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Old 11-19-2008, 05:27 AM   #1
Pabs
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overflow rate


Anyone know how i can calculate my overflow rate into my sump. I'm using 2 x 11/4" pipe.
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Old 11-19-2008, 07:16 AM   #2
crvz
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Is that 1.25" pipe? Not sure what 11/4" means. And what are you trying to calculate, theoretical maximum overflow or actual measured flow rate into the sump?
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Old 11-19-2008, 09:44 AM   #3
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I need to know the max LPH that the two 1.25" overflow pipes combined can cope with so i can decide on which return pump to get for my sump (3000LPH or 5000LPH). I don't want to get the 5000LPH pump to find that the overflow pipes in the tank are to small to cope with that much LPH.
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Old 11-19-2008, 10:18 AM   #4
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Ok, 12 gpm of water can flow at 5 ft/sec through 1 1/4" sch 40 pipe. Thus you would get 720 gallons per hour per tube, so 1440 gallons an hour. This would give you a max of 5450 liters an hour. I think that with the factoring of tank height and head, you will be fine with the larger one. Usually a 5000lph pump might only give you 3000lph at 5 ft. So I would get the larger pump and put a gate valve on the return to scale it back a little if you find it necessary. hope that helps.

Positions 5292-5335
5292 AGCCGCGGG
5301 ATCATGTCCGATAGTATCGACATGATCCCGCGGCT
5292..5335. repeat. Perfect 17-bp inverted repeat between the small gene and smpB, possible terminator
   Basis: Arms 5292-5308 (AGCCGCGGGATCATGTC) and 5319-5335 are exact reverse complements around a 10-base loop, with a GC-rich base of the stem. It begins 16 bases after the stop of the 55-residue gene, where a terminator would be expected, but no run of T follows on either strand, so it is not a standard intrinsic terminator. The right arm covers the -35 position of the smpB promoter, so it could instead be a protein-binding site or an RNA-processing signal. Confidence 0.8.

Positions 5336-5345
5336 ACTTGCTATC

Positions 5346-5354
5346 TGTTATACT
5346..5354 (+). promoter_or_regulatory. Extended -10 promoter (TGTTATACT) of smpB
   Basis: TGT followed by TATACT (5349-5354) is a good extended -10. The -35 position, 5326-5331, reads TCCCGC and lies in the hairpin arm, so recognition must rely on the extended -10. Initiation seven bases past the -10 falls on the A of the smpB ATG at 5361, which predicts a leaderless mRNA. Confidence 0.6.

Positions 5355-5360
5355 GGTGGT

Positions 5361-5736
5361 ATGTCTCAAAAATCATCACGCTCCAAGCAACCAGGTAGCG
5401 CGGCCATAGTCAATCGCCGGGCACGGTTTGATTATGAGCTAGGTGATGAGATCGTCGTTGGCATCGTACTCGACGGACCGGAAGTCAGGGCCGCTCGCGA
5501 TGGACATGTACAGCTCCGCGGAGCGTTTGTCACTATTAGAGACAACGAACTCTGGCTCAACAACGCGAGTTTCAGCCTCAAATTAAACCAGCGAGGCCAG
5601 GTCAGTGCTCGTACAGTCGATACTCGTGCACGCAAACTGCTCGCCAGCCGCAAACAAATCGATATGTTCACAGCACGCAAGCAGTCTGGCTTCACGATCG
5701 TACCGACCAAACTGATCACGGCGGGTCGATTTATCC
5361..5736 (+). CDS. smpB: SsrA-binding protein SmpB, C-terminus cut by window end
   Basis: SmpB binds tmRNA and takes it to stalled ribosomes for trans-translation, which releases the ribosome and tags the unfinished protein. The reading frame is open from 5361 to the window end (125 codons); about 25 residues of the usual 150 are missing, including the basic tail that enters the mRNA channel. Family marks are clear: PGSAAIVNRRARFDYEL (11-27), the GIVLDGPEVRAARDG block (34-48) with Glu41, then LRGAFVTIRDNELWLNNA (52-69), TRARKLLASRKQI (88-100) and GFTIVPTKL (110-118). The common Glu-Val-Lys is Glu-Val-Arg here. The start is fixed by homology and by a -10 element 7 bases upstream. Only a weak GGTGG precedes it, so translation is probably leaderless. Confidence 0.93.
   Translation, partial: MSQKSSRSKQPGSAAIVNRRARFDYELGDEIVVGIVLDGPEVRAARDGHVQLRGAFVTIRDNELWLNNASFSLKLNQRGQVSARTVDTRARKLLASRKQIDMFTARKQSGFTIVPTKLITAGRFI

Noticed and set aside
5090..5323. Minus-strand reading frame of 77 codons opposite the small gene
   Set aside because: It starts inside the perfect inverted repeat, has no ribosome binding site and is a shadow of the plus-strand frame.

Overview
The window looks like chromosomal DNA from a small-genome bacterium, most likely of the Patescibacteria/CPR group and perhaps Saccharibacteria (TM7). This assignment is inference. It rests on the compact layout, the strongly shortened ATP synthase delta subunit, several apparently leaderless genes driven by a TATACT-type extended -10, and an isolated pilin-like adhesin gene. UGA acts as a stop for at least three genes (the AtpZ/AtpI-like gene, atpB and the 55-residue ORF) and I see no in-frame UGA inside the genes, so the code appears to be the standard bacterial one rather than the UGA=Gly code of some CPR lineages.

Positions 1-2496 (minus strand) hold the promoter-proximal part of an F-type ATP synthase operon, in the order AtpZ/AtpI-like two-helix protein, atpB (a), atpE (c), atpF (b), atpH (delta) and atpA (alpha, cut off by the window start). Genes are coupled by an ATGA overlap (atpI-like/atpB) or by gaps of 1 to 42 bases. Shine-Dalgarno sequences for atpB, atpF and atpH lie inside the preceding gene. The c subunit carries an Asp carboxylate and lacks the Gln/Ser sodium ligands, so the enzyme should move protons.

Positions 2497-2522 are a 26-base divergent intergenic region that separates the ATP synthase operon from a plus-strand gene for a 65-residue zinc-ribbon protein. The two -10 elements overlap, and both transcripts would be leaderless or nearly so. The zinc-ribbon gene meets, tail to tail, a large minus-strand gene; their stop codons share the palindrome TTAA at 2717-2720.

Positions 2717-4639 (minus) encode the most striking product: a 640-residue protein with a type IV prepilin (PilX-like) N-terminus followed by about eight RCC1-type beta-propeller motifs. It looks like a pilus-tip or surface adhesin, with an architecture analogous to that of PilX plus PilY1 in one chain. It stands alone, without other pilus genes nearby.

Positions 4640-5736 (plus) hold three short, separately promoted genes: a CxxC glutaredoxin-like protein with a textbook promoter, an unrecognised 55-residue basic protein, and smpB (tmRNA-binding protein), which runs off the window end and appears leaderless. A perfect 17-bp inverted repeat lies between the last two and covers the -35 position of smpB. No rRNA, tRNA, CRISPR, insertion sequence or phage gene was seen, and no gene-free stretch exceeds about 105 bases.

Here is a link to a chart to help. It isn't in metric, sorry...

I had to remove the www . and space out the link since I am too much of a noob on here to post links.

engineeringtoolbox. com / pvc-schedule-40-pipe-friction-loss-diagram-d_1147 . html
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Old 11-19-2008, 04:35 PM   #5
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Well, regardless of max flow rate, you should target somewhere in the ~5x system volume per hour flow rate through a sump. Though to answer your question, each 1.25" hole should be able to handle about 900 gph.
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Old 11-19-2008, 10:20 PM   #6
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too
much is better than not enough eh? you can always throttle the larger pump back with a ball valve
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Old 11-20-2008, 07:08 PM   #7
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Too much can be too much sometimes though. The 5X turnover is closer to a better number than what the drains can handle. Assume a 125 gallon tank. You would want roughly 750 gph through the sump. That the drains can handle it each on its own, gives you built in protection against flooding. Now, assume you can get a pump that will pump 800 gph and you restrict it by 10%. That's good to have. But, to take a pump and throttle it down to 25% or so of its max flowrate is simply way overkill. That overkill is what I had on my 90 with a mag18 return pump throttled down to around 500gph. Its a major pain to try to adjust the flow through the sump when trying to throttle it that much.
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Old 11-20-2008, 09:45 PM   #8